Following-up a big, emotional debut album like For Emma, Forever Ago or Funeral is no easy task. With his Bon Iver project, Justin Vernon expanded upon his mythic, cabin-created sound, mining 80s yacht rock of all things for richer, more experimental textures he thought might intrigue his fans. It did, some of them anyhow. Though polarizing to some of his early followers, Bon Iver went on to win two Grammys. Arcade Fire went ahead and released something similar in Neon Bible, an album I for one still believe to be their best work. Their secret? Rousing their evangelists with a dark, gothy batch of dramatic new tunes. It was called Neon Bible for a reason; it felt like going to church for people who never go to church.
With their 2011 debut Rise Ye Sunken Ships, New York rock trio Augustines (then known as We Are Augustines) introduced a vast brush of unchecked emotion, powered by stories of the premature deaths of principle songwriter Billy McCarthy's mother and brother. Such music was obviously dipped in heavy subject material. Yet musically, Augustines ran it up the flagpole with arena-ready musical compositions. On paper, McCarthy's ship had sunk. Instead of wallow, he and the band tore through a glimmer of light to reveal a blinding future for the band.
That decision to find hope in life's darkest moments is obviously inspiring, but with a sophomore album lurking, the band was faced with an old tried-and-true dilemma. "When a part of your identity is struggle and trying to obtain something what do you do when get it?" asked bassist Eric Sanderson. For Augustines there was only one direction to go. "We knew that when we made the follow-up record," admitted Sanderson, "that no matter what we did people would not feel it to be as emotional." So they had an idea. Having spent two and half years on the road playing songs that were mostly about them, the band decided to turn to their audience for the fuel that would power their sophomore record.
Energy — the massive crowds, the jumping, the dancing, belting out every last lyric — "That's part of what you search for your whole life," explained drummer Rob Allen. As Rise caught on, that energy started to burn bigger and brighter, to the point where Allen found himself crying on stage at The Reading Festival. "We were totally blown away [by the experience]," said Allen. "We wanted to figure out how we could use that inspiration for the new record, how we could get that feeling and put it on the record."
Ironically, their quest for such a force started in an unexpected place, a quiet room where McCarthy could escape the non-stop noise of New York City to think, write, and record. "When I got back to New York City I was thinking I needed to go somewhere to write, somewhere that's meaningful to me," he told us. "When I was a little boy in elementary school we had a music room and I remember playing piano and different instruments and singing, mostly choir. I got in contact with them and I asked them if they wouldn't mind if I came and wrote at the school and they gave me the keys to my music room. That was the first place I started playing music."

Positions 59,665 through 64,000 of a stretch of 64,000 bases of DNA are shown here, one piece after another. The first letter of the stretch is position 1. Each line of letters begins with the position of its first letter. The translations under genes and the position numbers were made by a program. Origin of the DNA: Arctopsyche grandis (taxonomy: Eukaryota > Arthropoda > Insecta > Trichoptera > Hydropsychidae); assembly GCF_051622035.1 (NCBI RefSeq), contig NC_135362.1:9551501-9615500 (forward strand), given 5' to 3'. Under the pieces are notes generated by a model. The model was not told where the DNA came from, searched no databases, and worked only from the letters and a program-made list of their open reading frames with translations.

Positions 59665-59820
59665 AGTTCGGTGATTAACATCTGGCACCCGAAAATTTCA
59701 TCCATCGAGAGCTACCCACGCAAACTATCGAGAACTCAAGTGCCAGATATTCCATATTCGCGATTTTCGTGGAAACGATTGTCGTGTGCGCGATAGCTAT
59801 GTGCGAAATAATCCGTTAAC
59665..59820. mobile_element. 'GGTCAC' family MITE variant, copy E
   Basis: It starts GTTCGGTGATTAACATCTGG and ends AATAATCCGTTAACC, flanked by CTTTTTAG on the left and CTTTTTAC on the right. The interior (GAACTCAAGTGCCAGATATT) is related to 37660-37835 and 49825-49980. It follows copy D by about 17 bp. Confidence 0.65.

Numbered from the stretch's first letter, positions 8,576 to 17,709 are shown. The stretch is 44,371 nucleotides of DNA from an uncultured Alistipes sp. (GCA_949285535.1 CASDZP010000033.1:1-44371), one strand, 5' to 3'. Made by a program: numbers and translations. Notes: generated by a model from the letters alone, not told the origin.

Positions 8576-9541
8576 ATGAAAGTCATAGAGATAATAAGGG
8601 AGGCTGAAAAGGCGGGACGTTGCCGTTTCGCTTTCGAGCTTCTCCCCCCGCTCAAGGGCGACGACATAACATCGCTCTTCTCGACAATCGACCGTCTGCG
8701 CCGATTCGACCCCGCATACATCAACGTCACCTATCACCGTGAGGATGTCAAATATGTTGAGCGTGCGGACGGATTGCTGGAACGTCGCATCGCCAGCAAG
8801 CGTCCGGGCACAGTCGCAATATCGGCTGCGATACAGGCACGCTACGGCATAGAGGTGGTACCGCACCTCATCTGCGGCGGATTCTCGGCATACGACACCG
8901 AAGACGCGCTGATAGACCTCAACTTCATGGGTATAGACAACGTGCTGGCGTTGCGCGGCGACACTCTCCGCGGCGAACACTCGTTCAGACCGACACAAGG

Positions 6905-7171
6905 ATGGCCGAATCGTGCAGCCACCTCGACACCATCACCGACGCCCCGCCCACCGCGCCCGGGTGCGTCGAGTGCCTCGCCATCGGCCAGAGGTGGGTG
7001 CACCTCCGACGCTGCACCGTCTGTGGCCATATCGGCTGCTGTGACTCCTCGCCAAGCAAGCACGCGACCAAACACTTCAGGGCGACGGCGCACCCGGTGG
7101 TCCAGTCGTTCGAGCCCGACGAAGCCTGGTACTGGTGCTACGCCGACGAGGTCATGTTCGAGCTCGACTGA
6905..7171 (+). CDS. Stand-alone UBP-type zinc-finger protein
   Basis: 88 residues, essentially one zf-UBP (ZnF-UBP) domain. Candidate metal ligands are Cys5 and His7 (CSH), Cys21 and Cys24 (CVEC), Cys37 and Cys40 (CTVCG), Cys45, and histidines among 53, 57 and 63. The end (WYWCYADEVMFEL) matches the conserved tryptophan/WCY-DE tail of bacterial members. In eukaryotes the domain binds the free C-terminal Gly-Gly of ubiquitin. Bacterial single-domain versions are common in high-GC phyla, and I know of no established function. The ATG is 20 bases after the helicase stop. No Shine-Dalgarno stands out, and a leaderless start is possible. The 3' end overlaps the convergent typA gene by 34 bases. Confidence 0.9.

When he emerged, the band got down to it, writing, arranging, and recording the album over a five-week period. Not only did they come out of the sessions with a glorious new album, but also with the knowledge that the chemistry binding them together was more powerful than ever. Initially (We Are) Augustines was Billy and Eric's project...the remains of their band Pela that they still very much believed in. Allen provided the perfect support on drums. After bonding on the road for the last two years, the new sessions provided the final bit of glue they needed. "Going in the studio and working together and creating this piece of work really did it for us. We really got close after that," Allen added.
That friendship and tight-knit creative connection is obvious if you get a chance to spend a couple hours with Augustines. But it's how it all comes together on the stage and on the new album that will have the biggest impact on what these guys are able to do in the future. Already fiery and kinetic performers, songs like "Cruel City", "Nothing To Lose But Your Head", and "Now You Are Free" are the type of shackle breakers that will take the band's live show to galvanizing new heights. Augustines didn't just metaphorically rise that sunken ship, they outfitted it completely anew; bigger songs, catchier melodies, and massive production. They sound ready to tackle even more daunting seas...whatever peaks and troughs their career or life in general throw at them. "We really went for it on this record, we've put everything into it, " Allen affirmed. "I think some of the best songs Bill's ever written are on this record, some of the best things we've ever done musically... I'm very proud of it, I'm very proud of them. I hope people get that from the record because we certainly feel that we've done a good piece of work."
They've done more than a good piece of work, they've done the near-impossible; made a sophomore album that will find new fans and excite those they've already won over. They've made an album you need to hear and you can do so beginning February 4th when it's released.